Best daypack ?

Jun 29th, 2017, 06:23 AM
Original Poster
Join Date: Sep 2014
Posts: 236
Best daypack ?

Hi !
we will be in Spain and Portugal in 2 weeks and we are trying to get the best daypack we can. We have a small backpack (Osprey Talon 22l) that serves us very for many years, but we are looking for something else that time. The main reason is pickpockets that seem to be very active in Barcelona and Lisbon.

At first we were looking at pacsafe bags burt know we are asking ourselves if they, in fact, brings more attention to them than protection !

We want to have a bag to carry: guidebook (Michelin green guide), water bottle, sunscreen lotion, sunglasses, maybe 2-3 t-shirts, cellphone, passports....

So questions:

1) backpack or messenger or sling ?
2) Any model recommandation ? We live in canada, so maybe all models are not avaible here.
3) Keep our old Talon 22 ?

Thanks a lot !
tostaky is offline  
Jun 29th, 2017, 07:16 AM
Join Date: Apr 2010
Posts: 212
Don't put your passports in a backpack. find some undercover option you can wear comfortably. If one of you wears a belt, there is a security pocket that fits onto a belt and then flips inside your trousers.
Otherwise, use what you will be comfortable with. Do keep in mind that in some museums all backpacks need to be checked, and purses have a size limit....check the Prado Museum's website for size and restrictions.
I use a messenger bag with a zip closing and then the flap. Little and lithe fingers can still get in through the side of a messenger bag if not zipped. Size depends on where I am and if I have designed and sewn a specific one or not. I like to sew my own or adapt a purchased one so that key items are suspended in the lining. Sew a caribiner or clip for keys, add another zip pocket so that anything important is suspended in the lining rather than can fall into the bottom of the bag - where slashing allows them to fall out. I have even been known to add another suspended lining to do the same thing.
The more items you can zip or clip internally, the harder for pick pockets to undo them and remove them.
quiltingmamma is offline  
Jun 29th, 2017, 07:22 AM
Join Date: Jan 2007
Posts: 17,802
Good advice!

I like a cross-body bag that I can wear on the side or behind me in a safe place, or pull around to the front and even clasp with my hands in a crowded, unsafe-feeeling place. But really valuable things like passports need to be stashed more carefully. And I try not to carry more cash than I can afford to lose. I also don't put all my credit cards in the same spot.
NewbE is offline  
Jun 29th, 2017, 07:38 AM
Join Date: Apr 2010
Posts: 212
One other suggestion, though I know there isn't a lot of time....whatever you buy, turn that into your day bag while still at home so that you get used to where everything is before travel. Like breaking in a new purse....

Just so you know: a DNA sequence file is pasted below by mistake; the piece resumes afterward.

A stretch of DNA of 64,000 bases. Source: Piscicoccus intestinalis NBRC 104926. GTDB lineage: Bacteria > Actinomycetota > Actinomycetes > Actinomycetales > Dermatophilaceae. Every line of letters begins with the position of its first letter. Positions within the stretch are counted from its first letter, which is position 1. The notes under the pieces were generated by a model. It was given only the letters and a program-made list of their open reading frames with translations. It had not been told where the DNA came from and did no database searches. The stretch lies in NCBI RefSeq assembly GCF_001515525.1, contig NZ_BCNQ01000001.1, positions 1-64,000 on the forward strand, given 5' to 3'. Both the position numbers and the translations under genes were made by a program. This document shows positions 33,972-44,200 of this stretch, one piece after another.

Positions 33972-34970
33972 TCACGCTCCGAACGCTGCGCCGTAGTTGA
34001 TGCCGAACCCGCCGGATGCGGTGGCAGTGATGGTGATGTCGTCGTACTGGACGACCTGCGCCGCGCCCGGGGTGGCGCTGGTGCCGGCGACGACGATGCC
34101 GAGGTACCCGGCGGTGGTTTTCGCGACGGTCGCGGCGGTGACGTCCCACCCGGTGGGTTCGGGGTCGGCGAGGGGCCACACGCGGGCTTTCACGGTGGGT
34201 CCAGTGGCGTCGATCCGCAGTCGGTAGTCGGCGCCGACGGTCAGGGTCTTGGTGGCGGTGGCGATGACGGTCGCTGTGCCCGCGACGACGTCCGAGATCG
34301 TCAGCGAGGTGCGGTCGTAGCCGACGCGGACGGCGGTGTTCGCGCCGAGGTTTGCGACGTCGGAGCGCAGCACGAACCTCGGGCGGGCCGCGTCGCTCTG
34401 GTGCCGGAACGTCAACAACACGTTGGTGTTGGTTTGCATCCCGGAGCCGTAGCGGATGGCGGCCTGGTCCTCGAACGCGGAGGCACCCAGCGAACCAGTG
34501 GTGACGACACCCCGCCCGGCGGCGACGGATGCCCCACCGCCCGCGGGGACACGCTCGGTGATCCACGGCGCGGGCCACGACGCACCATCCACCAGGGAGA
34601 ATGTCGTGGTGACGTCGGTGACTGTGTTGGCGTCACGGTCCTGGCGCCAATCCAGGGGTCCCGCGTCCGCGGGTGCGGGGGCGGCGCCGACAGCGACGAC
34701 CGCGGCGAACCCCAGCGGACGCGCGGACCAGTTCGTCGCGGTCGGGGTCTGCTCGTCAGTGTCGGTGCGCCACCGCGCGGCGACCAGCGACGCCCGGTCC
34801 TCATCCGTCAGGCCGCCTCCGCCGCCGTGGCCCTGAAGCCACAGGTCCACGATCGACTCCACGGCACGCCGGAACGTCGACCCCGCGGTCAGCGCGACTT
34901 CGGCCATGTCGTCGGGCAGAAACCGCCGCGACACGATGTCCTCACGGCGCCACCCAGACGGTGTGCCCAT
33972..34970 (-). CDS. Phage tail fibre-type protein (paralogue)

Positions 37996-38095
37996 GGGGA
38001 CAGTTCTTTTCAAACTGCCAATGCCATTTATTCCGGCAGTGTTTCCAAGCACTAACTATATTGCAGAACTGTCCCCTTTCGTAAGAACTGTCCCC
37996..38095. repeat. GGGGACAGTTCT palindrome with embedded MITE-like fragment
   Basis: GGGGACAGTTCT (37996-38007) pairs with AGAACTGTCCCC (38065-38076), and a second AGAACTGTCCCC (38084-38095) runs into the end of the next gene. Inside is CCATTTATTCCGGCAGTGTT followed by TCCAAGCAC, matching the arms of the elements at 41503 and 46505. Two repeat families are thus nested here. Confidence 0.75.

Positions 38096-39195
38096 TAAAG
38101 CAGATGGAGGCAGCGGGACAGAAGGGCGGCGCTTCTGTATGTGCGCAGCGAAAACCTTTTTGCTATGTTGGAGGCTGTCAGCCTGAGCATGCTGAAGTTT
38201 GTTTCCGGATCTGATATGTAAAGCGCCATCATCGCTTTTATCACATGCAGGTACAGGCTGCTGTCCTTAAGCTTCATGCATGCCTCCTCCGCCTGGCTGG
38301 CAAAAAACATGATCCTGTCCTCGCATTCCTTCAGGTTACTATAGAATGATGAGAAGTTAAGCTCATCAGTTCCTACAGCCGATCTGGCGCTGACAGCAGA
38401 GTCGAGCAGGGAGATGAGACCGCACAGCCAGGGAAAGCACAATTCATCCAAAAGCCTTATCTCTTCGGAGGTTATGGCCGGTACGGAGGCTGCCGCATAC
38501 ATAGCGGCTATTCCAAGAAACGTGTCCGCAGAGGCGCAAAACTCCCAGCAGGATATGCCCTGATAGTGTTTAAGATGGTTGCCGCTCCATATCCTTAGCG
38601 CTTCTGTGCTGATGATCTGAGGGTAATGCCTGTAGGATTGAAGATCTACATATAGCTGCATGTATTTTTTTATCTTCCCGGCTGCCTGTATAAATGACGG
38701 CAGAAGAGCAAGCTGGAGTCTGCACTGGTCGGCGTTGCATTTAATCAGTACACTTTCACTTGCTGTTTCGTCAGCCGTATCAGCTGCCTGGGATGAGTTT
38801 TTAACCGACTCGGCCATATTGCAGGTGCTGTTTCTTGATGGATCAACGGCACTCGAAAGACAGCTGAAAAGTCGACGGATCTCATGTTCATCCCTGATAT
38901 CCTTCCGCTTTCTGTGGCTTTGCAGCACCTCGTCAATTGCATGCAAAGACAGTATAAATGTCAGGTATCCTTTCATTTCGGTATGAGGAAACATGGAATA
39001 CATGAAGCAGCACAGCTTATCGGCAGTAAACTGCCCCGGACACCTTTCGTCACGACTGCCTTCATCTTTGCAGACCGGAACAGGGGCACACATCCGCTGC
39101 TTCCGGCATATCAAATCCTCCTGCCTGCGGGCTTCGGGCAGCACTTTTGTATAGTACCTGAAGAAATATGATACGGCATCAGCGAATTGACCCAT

quiltingmamma is offline  
Jun 29th, 2017, 07:46 AM
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Me, last time, I promise. I used to get an inexpensive MEC bag that they have discontinued. I see they have 'borrowed' from the Timbuk2 classic messenger bag and designed their own Division Messenger Bag. They sell both, but I think the Division is a bit big. Even though neither have the top zip, the sides are designed to foil pick pockets and there are several zipped, 'invisible' pockets and attached lanyards for keys and important stuff. Timbuk2 comes in several sizes and in my mind would be a good investment.
quiltingmamma is offline  
Jun 29th, 2017, 07:47 AM
Join Date: Jan 2003
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I don't carry daypacks usually (I do if I"m on a longer day trip out of the city or something), and I'm not worried about pickpockets and have never been pickpocketd. Because I don't do the things many people do who are pickpocketed.

SEriously, are you worried about water bottles, etc. I don't have anything of value in my daypack, there's nothing to pick (water, lightweight sweater, etc.). YOu can put more valuable things in other places, do NOT put them in your backpack (especially passport and money!!!). I don't carry a cellphone around with me all day, but if you must for some reason, at least don't put it in some outer pocket which will be the first thing they get.

I don't know what a "sling" is, but I bet you will be very sorry by having to lug around a messenger bag on you all day. Those have always looked so uncomfortable, definitely not for lots of stuff for all day.
Christina is offline  
Jun 29th, 2017, 08:28 AM
Join Date: Jun 2016
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I noticed some art galleries are making people carry backpacks on one shoulder if they allow them even inside. Quiltingmama, I like your hidden inside pocket. I just take a small crossover. My neck kills me with one sided weight hanging.
Macross is online now  
Jun 29th, 2017, 08:32 AM
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I just use my normal pocketbook from home. Or a canvas tote bag like you'd use for grocery shopping.

But there's nothing wrong with using the backpack your normally do. Just keep your wits about you. And do NOT carry your passport in there!! That's not smart or safe.

I don't believe in the Pacsafe because those only works if the thief is using the cut the strap method and running off with your entire bag. I think pick pocketing in crowded public places is much more often sneaking a hand into pocket or backpack to remove a wallet (or passport)!!
suze is offline  
Jun 29th, 2017, 09:08 AM
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Well, I do carry a cross-body bag at home, so I am used to them and they suit me. YMMV.